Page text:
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Environmental Futures

Researchers in the Environmental Futures Project undertake rigorous independent social sciences research that forms the basis for sound evidence-based interventions to reduce illegal wildlife trades and environmental crimes. 

Our focus is on the governance (understood as the shaping of the flow of events) of the ecosystems of illegal economies by a wide variety of nodes — state and non-state, public-private, legal-illegal.  Understanding the governance of safety and security is thus our point of departure, with a specific focus on illegal wildlife economies and the ecosystems that support them, as well as their intersections with legal economies. Annette Hübschle, a senior researcher and postdoctoral fellow, is leading the project together with Clifford Shearing. The key research question asks how illegal and legal global wildlife economies operate. Once we gain a better understanding of wildlife trade that is damaging/beneficial to ecological systems, we will develop evidence-based policy research that identifies the most appropriate leverage points to disrupt illegal wildlife economies and strengthen legal ones.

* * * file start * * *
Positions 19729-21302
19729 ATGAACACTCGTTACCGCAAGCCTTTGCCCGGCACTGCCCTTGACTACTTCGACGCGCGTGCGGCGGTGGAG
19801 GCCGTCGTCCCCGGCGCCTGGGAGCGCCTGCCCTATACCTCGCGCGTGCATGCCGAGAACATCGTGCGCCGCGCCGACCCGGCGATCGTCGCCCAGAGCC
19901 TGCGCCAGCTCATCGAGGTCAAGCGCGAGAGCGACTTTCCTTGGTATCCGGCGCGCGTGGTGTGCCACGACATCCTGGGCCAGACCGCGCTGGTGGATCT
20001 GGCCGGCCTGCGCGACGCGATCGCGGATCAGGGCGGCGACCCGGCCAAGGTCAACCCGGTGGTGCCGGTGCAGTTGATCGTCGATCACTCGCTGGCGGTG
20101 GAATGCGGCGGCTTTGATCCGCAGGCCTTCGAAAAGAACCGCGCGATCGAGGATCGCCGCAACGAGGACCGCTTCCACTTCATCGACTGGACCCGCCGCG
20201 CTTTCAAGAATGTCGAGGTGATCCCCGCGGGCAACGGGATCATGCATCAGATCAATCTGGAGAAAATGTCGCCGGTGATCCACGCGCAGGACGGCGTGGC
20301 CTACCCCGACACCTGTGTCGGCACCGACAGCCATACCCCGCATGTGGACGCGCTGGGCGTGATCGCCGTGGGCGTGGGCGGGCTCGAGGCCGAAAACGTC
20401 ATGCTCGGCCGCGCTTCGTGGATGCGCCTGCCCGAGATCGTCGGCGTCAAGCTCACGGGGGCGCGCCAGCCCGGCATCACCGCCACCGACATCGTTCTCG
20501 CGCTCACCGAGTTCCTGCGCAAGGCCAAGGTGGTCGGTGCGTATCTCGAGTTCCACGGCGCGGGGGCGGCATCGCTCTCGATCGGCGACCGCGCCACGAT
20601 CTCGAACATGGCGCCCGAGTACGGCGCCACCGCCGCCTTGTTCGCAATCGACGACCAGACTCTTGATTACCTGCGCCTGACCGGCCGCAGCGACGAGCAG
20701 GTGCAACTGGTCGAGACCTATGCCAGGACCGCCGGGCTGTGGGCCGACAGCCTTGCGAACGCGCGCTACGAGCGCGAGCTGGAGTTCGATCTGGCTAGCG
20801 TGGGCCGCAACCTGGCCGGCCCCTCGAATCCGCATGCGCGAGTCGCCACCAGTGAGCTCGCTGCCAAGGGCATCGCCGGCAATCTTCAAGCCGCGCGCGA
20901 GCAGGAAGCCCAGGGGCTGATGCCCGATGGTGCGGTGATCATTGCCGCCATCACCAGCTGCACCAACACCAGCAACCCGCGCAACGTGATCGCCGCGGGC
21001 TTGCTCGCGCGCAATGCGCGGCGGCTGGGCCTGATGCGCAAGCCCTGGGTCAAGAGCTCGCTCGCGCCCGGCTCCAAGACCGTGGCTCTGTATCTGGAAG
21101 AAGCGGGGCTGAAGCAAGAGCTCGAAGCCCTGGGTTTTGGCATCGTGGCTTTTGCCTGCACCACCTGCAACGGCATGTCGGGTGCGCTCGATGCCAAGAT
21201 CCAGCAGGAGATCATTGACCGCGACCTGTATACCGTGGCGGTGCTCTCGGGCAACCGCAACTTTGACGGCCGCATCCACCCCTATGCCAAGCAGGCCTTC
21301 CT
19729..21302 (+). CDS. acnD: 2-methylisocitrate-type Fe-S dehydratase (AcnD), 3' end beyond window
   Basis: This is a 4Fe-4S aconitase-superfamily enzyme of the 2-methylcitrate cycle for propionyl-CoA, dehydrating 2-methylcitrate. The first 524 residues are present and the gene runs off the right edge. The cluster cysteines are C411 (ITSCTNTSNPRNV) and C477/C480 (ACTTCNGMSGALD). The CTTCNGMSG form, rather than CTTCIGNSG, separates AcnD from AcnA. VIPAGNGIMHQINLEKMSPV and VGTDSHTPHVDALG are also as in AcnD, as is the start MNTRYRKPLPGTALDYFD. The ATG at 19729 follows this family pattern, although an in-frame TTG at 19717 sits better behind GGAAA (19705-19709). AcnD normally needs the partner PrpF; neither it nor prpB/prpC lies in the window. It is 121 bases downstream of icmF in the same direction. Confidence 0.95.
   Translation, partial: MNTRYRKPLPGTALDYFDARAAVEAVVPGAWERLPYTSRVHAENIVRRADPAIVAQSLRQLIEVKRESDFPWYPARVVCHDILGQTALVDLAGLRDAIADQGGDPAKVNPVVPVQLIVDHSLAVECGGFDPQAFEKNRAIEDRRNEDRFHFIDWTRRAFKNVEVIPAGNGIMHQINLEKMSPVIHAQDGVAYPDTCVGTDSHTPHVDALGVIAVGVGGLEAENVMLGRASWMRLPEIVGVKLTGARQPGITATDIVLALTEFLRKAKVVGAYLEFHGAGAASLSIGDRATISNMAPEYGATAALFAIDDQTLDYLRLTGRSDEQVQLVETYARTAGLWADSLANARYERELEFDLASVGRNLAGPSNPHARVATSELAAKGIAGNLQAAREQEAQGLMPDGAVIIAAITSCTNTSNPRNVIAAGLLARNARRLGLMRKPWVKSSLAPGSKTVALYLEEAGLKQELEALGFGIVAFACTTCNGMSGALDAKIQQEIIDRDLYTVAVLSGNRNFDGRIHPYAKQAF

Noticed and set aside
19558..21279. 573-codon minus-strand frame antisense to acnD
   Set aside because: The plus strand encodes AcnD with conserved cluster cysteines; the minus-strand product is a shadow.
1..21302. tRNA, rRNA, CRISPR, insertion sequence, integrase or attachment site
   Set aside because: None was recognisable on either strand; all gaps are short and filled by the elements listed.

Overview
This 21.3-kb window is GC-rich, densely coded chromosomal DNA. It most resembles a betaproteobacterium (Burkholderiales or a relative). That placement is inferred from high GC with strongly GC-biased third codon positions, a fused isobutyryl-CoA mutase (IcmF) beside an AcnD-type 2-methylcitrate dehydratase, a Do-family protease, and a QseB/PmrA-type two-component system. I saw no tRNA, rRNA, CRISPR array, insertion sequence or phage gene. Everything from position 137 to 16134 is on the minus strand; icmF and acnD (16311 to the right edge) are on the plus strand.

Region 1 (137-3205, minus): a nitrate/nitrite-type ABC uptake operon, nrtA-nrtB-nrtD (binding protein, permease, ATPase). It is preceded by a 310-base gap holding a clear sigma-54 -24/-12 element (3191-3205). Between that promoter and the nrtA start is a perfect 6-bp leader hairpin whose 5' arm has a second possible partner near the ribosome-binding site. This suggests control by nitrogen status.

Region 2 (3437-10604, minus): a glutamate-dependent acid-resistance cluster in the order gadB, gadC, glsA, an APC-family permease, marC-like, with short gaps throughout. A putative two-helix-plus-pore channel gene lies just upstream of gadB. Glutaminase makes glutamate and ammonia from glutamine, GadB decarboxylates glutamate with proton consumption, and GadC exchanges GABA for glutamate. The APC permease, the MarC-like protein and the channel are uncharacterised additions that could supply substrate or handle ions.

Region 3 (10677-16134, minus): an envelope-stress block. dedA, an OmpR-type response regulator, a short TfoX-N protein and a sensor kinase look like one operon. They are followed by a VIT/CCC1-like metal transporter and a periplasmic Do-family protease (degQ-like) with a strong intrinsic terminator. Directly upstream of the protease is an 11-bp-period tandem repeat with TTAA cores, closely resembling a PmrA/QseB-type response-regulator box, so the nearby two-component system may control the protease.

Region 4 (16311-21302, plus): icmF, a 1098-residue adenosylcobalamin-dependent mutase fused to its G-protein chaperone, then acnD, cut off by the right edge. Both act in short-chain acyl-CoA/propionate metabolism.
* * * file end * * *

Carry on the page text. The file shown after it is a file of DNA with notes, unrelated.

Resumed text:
Ongoing research projects:

  • Why do local people poach? A study of how local communities are incentivised to participate in illegal and legal wildlife economies
  • Communities and conservation: Design principles for pro-poor conservation
  • Contested illegality: Unpacking legality/illegality and legitimacy/illegitimacy in illicit economies
  • Green violence and militarisation: a study on the impacts of military and security measures and tactics on local communities
  • The structure and functioning of illegal economies: a study with the aim of understanding why illicit economies are difficult to disrupt and how different segments of the supply chain are interlinked using illicit wildlife trades as a case study
  • Towards an understanding of the links between transnational organized antiquities and wildlife crime in Africa: Joint project looking into the links, similarities and differences between transnational organized antiquities and wildlife crime
  • Valuation in illegal markets: on-going research into consumption, demand and valuation in illegal (wildlife) economies
  • Nodal governance: On-going research into the role of ‘upperworld’ actors in illicit economies, including industry actors, the transport, banking and import-export sectors
  • Understanding the harm landscapes of the 21st century: Exploratory research into harm landscapes associated with ecological and environmental damage, water security and climate change and respective ecosystems of support

Access all Annette Hübschle's publications on researchgate >>>>